IOWA CITY, Ia. — The pandemic brought Iowa’s athletic department to its’ knees, but the Big Ten’s return to football will be able to salvage some of the revenue deficit.
After all, the financial crisis forced the Hawkeyes to eliminate four sports programs, including men’s tennis and golf. Not to mention Barta has had to deal with position eliminations, furloughs and salary reductions. Although resuming football won’t change any of that, Barta still believes it’s a move in the right direction.
Two weeks ago the College Football Playoff Chairman said it was going to take a miracle for the season to start in October. Everyone was projecting football would resume in the spring. Through it all Barta had complete faith in Iowa’s medical team and the introduction of rapid COVID-19 testing in the Big Ten made his dream a reality.
“Having the availability, reliability and the opportunity to test daily was a game changer for this decision,” Barta said. “Now we have to put that in operation and every campus has to have that daily testing.”
The Hawkeyes plan on having daily testing done for all of their student athletes, starting with the football team. As of now no testing site or who will be doing the testing has been determined. Despite all of the promising news, Barta expressed how it’s all going to come at a cost for the University and there are several more hurdles to be cleared.
He’s already expecting Iowa’s athletic department to take a $60-75 million hit from the entire ordeal. There will also be increased cost in testing, having to quarantine individuals and team travel in order to secure safety. Plus, Kinnick Stadium will have to be ready in a little over a month time frame.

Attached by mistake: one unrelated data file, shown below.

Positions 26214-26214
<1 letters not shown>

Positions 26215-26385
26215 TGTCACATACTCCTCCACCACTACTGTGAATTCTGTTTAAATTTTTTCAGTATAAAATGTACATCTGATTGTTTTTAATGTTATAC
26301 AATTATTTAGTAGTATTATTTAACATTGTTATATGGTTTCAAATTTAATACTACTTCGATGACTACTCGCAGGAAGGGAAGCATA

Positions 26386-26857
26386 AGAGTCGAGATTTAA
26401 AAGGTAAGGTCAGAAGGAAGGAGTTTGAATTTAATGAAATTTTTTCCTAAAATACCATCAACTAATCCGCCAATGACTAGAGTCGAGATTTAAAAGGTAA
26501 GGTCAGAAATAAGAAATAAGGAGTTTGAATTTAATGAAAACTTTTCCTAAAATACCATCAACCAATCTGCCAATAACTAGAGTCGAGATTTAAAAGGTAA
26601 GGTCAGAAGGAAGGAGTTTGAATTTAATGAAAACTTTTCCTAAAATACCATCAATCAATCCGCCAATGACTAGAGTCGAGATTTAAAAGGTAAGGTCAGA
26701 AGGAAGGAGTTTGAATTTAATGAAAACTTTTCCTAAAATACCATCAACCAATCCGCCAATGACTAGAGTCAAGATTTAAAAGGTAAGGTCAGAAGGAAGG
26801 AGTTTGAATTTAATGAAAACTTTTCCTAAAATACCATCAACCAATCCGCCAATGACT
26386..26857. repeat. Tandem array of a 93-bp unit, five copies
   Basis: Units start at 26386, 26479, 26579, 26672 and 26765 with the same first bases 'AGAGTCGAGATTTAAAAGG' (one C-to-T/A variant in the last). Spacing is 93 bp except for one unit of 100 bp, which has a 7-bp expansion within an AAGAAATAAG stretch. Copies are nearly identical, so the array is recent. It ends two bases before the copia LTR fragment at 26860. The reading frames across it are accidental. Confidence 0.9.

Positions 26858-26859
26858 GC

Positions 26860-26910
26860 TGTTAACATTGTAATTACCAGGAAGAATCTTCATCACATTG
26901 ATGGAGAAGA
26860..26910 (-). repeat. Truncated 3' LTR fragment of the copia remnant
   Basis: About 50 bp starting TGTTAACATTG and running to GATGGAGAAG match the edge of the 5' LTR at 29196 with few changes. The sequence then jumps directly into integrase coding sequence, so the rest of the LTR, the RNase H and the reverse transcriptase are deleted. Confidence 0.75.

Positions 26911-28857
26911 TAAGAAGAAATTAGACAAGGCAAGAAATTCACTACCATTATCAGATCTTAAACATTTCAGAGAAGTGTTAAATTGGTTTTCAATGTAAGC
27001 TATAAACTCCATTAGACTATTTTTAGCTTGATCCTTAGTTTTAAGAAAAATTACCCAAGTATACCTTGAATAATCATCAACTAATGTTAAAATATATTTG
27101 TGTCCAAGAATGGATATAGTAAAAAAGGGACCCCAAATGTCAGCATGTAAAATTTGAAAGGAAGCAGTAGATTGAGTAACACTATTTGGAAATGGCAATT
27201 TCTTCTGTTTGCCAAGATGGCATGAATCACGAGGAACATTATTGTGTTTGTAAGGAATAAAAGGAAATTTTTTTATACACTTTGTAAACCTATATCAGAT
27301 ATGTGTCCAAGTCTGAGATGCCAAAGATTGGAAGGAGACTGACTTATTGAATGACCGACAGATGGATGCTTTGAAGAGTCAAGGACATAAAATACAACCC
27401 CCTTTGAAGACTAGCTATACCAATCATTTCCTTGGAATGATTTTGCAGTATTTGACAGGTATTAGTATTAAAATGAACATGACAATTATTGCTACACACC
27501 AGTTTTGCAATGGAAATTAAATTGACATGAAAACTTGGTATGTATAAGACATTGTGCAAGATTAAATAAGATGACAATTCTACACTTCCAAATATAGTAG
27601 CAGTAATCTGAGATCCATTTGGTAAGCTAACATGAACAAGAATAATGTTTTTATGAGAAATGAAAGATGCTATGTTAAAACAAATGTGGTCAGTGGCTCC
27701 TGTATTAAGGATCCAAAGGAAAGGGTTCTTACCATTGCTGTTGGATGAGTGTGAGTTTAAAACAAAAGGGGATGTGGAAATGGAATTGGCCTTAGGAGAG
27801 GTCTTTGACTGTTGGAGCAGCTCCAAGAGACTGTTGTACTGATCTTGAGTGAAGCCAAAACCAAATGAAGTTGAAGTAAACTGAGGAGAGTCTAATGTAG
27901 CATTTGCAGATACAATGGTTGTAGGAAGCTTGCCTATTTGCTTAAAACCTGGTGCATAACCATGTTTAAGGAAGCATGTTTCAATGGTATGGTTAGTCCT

Barta has been in contact with other Big Ten Athletic Directors on the principles of what the new schedules are going to look like. He expects them to be eight games in eight weeks and will be official in the coming days. The sad part is the games won’t include fans. Which will be a domino effect because that means no profit from ticket sales and no donations from seats.
Instead venues will include families of student athletes and personnel needed to run a game. However, Barta is still expecting an increase in revenue thanks to having the games televised. He emphasized how the overall net will be better. Regardless off the matter, it will be a reduced amount due to the fact that Iowa won’t be playing a full schedule.
Above all, there’s some light at the end of the tunnel for Iowa’s athletic department. Barta described the past three months as catastrophic, but is thankful for the support and now everyone is getting closure.
“This announcement is focused around football, but it’s important to know that it certainly didn’t get lost on me or our other sports and other student athletes,” he said. “The path forward that has been created was critical for all of our sports in order for our teams to play.”